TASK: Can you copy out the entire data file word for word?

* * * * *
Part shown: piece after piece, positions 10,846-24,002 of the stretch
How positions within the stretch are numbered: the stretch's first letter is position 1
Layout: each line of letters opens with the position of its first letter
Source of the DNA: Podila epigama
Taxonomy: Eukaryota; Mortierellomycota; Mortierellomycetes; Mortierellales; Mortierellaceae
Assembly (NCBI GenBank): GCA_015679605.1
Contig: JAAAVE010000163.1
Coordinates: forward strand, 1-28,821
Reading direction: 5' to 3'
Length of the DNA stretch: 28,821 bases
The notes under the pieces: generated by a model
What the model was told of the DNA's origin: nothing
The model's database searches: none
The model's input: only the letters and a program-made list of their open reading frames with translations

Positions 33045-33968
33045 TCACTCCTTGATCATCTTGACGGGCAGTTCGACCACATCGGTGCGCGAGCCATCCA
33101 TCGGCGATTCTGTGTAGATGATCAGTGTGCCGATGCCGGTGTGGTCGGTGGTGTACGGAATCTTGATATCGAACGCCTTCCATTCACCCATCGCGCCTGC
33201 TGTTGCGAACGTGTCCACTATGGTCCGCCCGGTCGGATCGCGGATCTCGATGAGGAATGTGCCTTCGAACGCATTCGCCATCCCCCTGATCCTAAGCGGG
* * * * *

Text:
Part shown: piece after piece, positions 10,846-24,002 of the stretch
How positions within the stretch are numbered: the stretch's first letter is position 1
Layout: each line of letters opens with the position of its first letter
Source of the DNA: Podila epigama
Taxonomy: Eukaryota; Mortierellomycota; Mortierellomycetes; Mortierellales; Mortierellaceae
Assembly (NCBI GenBank): GCA_015679605.1
Contig: JAAAVE010000163.1
Coordinates: forward strand, 1-28,821
Reading direction: 5' to 3'
Length of the DNA stretch: 28,821 bases
The notes under the pieces: generated by a model
What the model was told of the DNA's origin: nothing
The model's database searches: none
The model's input: only the letters and a program-made list of their open reading frames with translations

Positions 33045-33968
33045 TCACTCCTTGATCATCTTGACGGGCAGTTCGACCACATCGGTGCGCGAGCCATCCA
33101 TCGGCGATTCTGTGTAGATGATCAGTGTGCCGATGCCGGTGTGGTCGGTGGTGTACGGAATCTTGATATCGAACGCCTTCCATTCACCCATCGCGCCTGC
33201 TGTTGCGAACGTGTCCACTATGGTCCGCCCGGTCGGATCGCGGATCTCGATGAGGAATGTGCCTTCGAACGCATTCGCCATCCCCCTGATCCTAAGCGGG